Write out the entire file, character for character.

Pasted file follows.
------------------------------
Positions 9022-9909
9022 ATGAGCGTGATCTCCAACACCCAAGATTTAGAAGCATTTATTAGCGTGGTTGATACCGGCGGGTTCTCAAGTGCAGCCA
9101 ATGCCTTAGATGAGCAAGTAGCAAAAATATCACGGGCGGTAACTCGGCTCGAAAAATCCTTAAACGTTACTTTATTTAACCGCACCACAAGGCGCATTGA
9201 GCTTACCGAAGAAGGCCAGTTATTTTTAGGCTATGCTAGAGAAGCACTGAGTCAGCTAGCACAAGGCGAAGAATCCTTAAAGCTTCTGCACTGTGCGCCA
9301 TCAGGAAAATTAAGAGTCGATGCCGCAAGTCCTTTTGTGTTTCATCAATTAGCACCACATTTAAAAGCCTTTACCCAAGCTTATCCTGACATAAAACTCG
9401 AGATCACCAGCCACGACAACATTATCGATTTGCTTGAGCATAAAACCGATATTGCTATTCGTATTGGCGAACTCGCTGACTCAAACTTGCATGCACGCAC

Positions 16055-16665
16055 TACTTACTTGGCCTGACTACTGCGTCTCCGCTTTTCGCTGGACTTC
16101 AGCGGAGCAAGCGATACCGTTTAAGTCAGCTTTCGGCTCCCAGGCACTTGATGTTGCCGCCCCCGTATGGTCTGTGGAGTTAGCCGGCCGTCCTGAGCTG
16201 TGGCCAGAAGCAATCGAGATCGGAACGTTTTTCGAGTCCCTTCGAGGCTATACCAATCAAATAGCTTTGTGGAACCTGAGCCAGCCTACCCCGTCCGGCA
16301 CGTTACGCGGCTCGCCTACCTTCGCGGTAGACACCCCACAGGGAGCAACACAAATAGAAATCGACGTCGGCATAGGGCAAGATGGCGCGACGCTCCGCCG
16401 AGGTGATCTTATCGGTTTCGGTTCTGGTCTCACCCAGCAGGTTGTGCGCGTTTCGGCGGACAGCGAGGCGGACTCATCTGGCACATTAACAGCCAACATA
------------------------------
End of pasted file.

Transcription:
Positions 9022-9909
9022 ATGAGCGTGATCTCCAACACCCAAGATTTAGAAGCATTTATTAGCGTGGTTGATACCGGCGGGTTCTCAAGTGCAGCCA
9101 ATGCCTTAGATGAGCAAGTAGCAAAAATATCACGGGCGGTAACTCGGCTCGAAAAATCCTTAAACGTTACTTTATTTAACCGCACCACAAGGCGCATTGA
9201 GCTTACCGAAGAAGGCCAGTTATTTTTAGGCTATGCTAGAGAAGCACTGAGTCAGCTAGCACAAGGCGAAGAATCCTTAAAGCTTCTGCACTGTGCGCCA
9301 TCAGGAAAATTAAGAGTCGATGCCGCAAGTCCTTTTGTGTTTCATCAATTAGCACCACATTTAAAAGCCTTTACCCAAGCTTATCCTGACATAAAACTCG
9401 AGATCACCAGCCACGACAACATTATCGATTTGCTTGAGCATAAAACCGATATTGCTATTCGTATTGGCGAACTCGCTGACTCAAACTTGCATGCACGCAC

Positions 16055-16665
16055 TACTTACTTGGCCTGACTACTGCGTCTCCGCTTTTCGCTGGACTTC
16101 AGCGGAGCAAGCGATACCGTTTAAGTCAGCTTTCGGCTCCCAGGCACTTGATGTTGCCGCCCCCGTATGGTCTGTGGAGTTAGCCGGCCGTCCTGAGCTG
16201 TGGCCAGAAGCAATCGAGATCGGAACGTTTTTCGAGTCCCTTCGAGGCTATACCAATCAAATAGCTTTGTGGAACCTGAGCCAGCCTACCCCGTCCGGCA
16301 CGTTACGCGGCTCGCCTACCTTCGCGGTAGACACCCCACAGGGAGCAACACAAATAGAAATCGACGTCGGCATAGGGCAAGATGGCGCGACGCTCCGCCG
16401 AGGTGATCTTATCGGTTTCGGTTCTGGTCTCACCCAGCAGGTTGTGCGCGTTTCGGCGGACAGCGAGGCGGACTCATCTGGCACATTAACAGCCAACATA